Running for a Reason
The evening of March 13, 2014 was a bit of a question mark for Stephanie Eggleston, 26, of Arlington, Va. After months of training for the D.C. Rock ‘N Roll Half Marathon, the Ellicott City, Md. native went to bed early to rest up for the race. Weighing on her mind weren’t just the pre-race jitters and anxieties all runners face; Stephanie was running for a reason. With a long-standing military legacy behind her, she had pledged to raise $1,000 for the Boot Campaign and had hoped to reach her goal by start time. She was $70 short.
Stephanie grew up amidst proud military service: her grandfather was a Marine, a Capitol police officer and a secret service agent during the Kennedy administration; her step-father spent his career in the Air Force; her great uncle and step-grandfather previously served and her cousin is currently enlisted in the Army. She’s always felt compelled to express her patriotism, which, for her, grew into a desire to “work for America,” more specifically, as an employee at Marine Corps Base Quantico.
Enter the Rock ‘N Roll Marathon and Half Marathon. Fairly new to the hobby, Stephanie describes her relationship with running as love/hate: love when it’s over, but hate while running. By most accounts, that’s pretty accurate. Her reward for keeping up with all that misery? Pizza! Another bonus for Stephanie came when signing up for the race. Looking through the list of charities to support during training, she happened upon the Boot Campaign and knew it was the right organization for her.
“It’s important to me to express patriotism because we live in a pretty awesome country and there are many people who give up a lot to ensure it stays that way (the men and women in the military and their families); if we don’t express our patriotism often and proudly, then we are doing them a disservice,” she reveals. “The work [the Boot Campaign does] to support military families is incredible. They give up so much to ensure our lives continue to stay safe and we have relatively little to worry about, so its wonderful to see organizations like this focused on caring for them and their families.”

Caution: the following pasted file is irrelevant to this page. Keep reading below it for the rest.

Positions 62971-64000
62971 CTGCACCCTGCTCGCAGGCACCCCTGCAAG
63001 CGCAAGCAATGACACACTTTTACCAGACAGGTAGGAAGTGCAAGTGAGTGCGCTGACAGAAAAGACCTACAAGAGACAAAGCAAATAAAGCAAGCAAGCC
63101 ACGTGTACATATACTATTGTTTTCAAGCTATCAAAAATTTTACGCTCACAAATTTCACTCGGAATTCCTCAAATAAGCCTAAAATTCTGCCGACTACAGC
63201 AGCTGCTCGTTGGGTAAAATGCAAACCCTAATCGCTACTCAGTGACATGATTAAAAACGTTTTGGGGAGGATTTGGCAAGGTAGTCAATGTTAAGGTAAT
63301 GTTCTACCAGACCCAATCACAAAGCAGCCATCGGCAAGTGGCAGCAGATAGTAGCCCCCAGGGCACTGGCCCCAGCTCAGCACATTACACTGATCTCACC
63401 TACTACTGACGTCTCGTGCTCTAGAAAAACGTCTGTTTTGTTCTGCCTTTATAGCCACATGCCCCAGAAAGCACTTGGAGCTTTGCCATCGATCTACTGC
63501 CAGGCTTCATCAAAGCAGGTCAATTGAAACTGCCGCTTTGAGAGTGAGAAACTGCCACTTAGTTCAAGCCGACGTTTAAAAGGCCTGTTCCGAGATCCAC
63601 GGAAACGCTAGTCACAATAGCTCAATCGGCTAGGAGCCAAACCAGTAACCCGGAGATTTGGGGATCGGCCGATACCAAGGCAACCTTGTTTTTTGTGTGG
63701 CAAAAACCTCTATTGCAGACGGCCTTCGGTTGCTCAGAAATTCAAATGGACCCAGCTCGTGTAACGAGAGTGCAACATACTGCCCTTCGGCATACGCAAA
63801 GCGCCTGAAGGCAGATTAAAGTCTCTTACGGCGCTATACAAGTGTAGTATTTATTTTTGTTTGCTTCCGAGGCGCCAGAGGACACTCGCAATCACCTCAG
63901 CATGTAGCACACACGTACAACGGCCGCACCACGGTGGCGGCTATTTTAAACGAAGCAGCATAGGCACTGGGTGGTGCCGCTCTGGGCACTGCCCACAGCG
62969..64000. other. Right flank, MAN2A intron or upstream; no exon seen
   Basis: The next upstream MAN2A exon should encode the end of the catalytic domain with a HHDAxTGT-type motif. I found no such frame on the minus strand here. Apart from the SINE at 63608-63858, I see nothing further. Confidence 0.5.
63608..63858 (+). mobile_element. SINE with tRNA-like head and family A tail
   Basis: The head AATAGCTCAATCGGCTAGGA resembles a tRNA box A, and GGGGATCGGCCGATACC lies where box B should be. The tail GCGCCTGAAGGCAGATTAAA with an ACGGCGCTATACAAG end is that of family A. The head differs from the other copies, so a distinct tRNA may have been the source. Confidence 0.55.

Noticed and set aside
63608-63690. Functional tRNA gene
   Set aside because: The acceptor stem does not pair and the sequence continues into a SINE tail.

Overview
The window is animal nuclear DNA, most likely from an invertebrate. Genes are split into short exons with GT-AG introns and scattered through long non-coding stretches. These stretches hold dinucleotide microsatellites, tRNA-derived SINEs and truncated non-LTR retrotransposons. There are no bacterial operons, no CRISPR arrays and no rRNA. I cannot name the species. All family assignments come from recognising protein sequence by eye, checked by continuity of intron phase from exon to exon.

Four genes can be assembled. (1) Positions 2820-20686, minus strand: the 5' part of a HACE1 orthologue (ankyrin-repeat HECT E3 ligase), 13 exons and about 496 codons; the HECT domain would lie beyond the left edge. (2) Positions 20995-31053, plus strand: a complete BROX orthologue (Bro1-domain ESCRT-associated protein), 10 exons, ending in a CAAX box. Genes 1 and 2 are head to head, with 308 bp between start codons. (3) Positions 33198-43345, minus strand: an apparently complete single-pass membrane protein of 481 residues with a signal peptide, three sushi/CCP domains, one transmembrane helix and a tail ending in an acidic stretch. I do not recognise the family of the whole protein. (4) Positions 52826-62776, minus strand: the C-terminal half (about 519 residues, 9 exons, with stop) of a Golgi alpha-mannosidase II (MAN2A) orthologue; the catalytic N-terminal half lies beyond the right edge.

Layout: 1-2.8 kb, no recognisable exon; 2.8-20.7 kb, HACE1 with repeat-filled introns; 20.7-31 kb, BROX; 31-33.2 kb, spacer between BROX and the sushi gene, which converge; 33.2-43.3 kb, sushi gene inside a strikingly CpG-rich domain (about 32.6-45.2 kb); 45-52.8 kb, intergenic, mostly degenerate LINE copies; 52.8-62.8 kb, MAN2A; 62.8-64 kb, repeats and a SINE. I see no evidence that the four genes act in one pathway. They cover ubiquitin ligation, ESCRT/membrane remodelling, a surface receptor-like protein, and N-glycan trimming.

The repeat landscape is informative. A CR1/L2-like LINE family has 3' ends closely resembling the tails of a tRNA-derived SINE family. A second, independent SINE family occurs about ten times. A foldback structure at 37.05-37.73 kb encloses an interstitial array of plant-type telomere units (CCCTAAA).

The half marathon experience was decidedly positive for Stephanie. She “enjoyed all of the bands and all of the support from the people in D.C. who came out to cheer the runners on.” The only bad part? The hill on Calvert Street. Says Stephanie, “That was a surprise (more like a nightmare), but I just dug in and decided the hill wasn’t going to beat me and it didn’t! Crossing the finish line was amazing – I wanted to dance and cry and curl in the fetal position all at once!” Stephanie’s final time was 2:21, under her goal time of 2:30. She even plans to run more half marathons and shorter distance races including the Richmond Half Marathon, D.C. Ragnar Relay Series and the Ragnar Trail Relay this summer and fall.
So what about that fundraising goal that went unmet the night before the race? Stephanie awoke on race day to the full $1,000 in her Crowdrise account. She recalls, “I got the email from Crowdrise when I woke up the morning of the race – I got the final donation I needed the night before (I went to bed at like 7:30), so that made the race that much better for me!” She credits her “awesome” family and friends for helping her raise the money for the Boot Campaign and offered her thanks for the efforts Boot Campaign takes to help America’s military men and women. She proudly wears her Boot Campaign shirt as often as possible and is anxiously awaiting her very own combat boots. The Boot Campaign thanks YOU, Stephanie!